"Not a very promising practice piece and then it suddenly turned into a thoroughly good piece of ringing. Nicely paced throughout, a measured pace. Again you could tell it was a striking contest. It had that measured kind of feel about it and the tenor (rung by Phil Mason - Webmaster) kept a superb rhythm and we thought really in this particular one the treble, whoever rang the treble, I don't know who rang the treble in this team 4 (it was Les Townsend - Webmaster) but the treble knew exactly what they were doing, it was almost completely faultless and I commend that. There was a certain amount of clipping on the smaller bells, I don't want to single people out, but certainly on this one the treble was absolutely in control I thought. It started well and it improved, except towards the end of the last lead it suddenly started to show signs of faltering, but it got to the end. I thought that this was a thoroughly good piece of ringing. Very very good. Very enjoyable to listen to."
Team 5 - Eastern Branch (36 faults)
"Again the practice piece showed little promise. However, as soon as the band got the pace of the bells, the ringing settled down very quickly to a super pace, brisk, bright, enjoyable to listen to. We thought this was at times (not all of the time) but at times this was the nicest ringing of the afternoon. However it did suffer from lapses of accuracy. Interestingly the band chose to ring plain courses, which we thought was most interesting. The second course started really crisply, superb ringing, very few clips and then suddenly started to falter towards the end of the course with some quite serious trips really. However it recovered and again there was some super ringing in the third course, some of the best we've heard today. We thought this was kind of a relaxed and competant piece of ringing, it had all the hallmarks of a fairly chilled kind of band (laughter!), somewhat experienced but without enough attention to detail at times, but again a really really super piece of ringing this and we enjoyed that."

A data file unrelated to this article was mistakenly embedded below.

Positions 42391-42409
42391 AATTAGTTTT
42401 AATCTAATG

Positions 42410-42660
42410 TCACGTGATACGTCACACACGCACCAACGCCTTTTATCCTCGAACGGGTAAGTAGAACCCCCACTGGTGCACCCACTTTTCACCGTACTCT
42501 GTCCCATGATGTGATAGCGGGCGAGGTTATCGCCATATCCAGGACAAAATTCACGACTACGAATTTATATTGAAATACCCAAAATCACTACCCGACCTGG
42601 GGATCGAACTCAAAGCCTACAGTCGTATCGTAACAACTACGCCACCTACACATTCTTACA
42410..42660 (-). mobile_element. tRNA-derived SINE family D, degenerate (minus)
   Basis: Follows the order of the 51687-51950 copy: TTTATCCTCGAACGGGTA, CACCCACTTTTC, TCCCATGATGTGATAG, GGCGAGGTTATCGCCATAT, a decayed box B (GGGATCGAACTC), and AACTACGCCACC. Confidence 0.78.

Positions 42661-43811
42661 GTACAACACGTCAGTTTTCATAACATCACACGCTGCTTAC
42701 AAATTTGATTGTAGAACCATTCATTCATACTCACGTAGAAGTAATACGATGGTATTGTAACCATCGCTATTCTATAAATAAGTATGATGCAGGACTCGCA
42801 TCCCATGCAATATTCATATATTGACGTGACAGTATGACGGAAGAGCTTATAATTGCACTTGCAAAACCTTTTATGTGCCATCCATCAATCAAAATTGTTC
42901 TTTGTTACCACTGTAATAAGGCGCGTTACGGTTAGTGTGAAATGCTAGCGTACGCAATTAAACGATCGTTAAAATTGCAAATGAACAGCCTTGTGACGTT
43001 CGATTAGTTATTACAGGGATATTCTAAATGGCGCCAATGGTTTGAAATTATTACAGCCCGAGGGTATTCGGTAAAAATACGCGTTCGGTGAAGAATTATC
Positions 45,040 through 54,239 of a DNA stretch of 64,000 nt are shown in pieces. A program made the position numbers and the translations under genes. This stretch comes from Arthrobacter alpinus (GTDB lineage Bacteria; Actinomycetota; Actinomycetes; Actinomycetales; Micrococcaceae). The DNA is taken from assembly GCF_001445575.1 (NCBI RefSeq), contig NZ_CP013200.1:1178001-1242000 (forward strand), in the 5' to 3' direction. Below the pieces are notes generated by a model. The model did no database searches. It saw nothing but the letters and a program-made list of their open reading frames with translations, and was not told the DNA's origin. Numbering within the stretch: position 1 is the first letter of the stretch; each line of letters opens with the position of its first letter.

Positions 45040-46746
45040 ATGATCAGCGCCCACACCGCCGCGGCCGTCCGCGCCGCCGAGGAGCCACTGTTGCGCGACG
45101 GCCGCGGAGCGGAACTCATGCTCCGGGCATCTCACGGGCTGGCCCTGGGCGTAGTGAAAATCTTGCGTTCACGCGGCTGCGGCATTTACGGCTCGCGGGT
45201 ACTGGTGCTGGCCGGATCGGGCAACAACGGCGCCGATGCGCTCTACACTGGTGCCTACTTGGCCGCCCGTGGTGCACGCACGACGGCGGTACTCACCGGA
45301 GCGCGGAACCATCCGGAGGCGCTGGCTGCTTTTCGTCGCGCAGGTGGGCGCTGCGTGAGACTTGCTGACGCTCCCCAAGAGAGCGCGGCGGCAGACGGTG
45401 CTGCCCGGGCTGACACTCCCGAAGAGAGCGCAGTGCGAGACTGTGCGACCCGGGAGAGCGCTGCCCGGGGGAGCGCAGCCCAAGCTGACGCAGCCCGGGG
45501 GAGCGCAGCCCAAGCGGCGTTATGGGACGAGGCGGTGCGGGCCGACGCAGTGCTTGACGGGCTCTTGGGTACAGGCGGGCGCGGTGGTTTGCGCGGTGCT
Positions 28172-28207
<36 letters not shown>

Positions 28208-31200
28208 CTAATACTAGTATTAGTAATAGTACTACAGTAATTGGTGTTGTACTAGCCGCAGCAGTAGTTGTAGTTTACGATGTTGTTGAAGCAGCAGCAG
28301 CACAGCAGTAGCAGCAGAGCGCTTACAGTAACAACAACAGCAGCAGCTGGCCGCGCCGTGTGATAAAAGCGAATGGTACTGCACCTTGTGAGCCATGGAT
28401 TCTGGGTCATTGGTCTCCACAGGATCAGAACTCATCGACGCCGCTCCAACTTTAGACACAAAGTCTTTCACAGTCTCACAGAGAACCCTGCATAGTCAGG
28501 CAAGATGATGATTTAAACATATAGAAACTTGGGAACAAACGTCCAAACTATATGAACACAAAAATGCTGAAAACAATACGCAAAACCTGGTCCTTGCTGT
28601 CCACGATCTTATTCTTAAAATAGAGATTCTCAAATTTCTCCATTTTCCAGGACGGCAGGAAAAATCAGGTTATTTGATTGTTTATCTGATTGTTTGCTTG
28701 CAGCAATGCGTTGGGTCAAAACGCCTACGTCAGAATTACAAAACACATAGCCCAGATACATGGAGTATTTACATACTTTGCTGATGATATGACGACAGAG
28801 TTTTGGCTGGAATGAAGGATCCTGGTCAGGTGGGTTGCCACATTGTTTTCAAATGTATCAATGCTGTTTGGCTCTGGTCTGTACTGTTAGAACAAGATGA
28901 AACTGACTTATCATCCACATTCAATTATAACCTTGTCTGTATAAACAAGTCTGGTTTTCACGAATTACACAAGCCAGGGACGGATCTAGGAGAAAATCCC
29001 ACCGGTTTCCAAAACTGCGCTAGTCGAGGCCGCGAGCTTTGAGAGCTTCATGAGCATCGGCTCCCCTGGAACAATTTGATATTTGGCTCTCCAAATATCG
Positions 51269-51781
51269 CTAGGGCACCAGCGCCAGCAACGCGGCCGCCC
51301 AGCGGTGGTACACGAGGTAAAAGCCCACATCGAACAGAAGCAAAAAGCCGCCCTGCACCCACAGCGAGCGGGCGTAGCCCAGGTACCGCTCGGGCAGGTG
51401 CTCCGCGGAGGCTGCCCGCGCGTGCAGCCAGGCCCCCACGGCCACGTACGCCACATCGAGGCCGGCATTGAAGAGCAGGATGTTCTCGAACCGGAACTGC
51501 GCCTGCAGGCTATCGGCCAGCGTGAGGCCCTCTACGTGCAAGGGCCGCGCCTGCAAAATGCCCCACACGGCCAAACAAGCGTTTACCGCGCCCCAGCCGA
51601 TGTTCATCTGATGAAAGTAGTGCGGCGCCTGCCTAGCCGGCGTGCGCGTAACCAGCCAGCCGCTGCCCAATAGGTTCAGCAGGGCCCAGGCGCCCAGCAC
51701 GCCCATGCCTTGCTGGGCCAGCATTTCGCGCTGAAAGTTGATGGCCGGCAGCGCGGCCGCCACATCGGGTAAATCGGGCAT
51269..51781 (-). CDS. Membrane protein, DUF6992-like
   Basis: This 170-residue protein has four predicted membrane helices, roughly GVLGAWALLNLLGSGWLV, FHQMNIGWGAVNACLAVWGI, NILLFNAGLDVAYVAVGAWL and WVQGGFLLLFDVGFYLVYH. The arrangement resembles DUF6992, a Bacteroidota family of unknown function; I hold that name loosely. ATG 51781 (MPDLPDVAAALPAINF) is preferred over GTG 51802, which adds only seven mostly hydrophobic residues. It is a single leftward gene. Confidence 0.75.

On Judging Striking Competitions
Philip also added this comment on judging striking competitions
"Judging ringing competitions is not a scientific art. As anyone who has judged a ringing competiton will know, it's not a relaxed time. We adopted a methodology where clips were awarded half faults and if there was a change with a two clips in it, then we would call it a full fault or if there was a clash we would give a full fault and if it was worse than that, maybe a very very big clash, big big crunch, then you would get a couple of faults or more perhaps, but nobody fell into that category. We were dealing with clips, half faults and full faults generally but mostly half faults and we took an average (of both judges scores)"
The judges' pronouncement complete, Alan Payne announced the Central Branch the winners of the Striking Competition with the Eastern Branch runners up. The complete results are shown below
So the Central Branch retain the Henry Law James Shield, which was presented to Mr. David Fox of the Central Branch Team, by Mrs. Heather Grover.
Their being no other business, the bells of St. Mary's were made available for some general ringing before people made their way home. Ringing included some Grandsire and Plain Bob Major.
Plain Bob Major
All in all a very enjoyable afternoon, with some excellent ringing and a reasonable turn out. Many thanks to all who made it possible.
Jonathan Clark (Webmaster)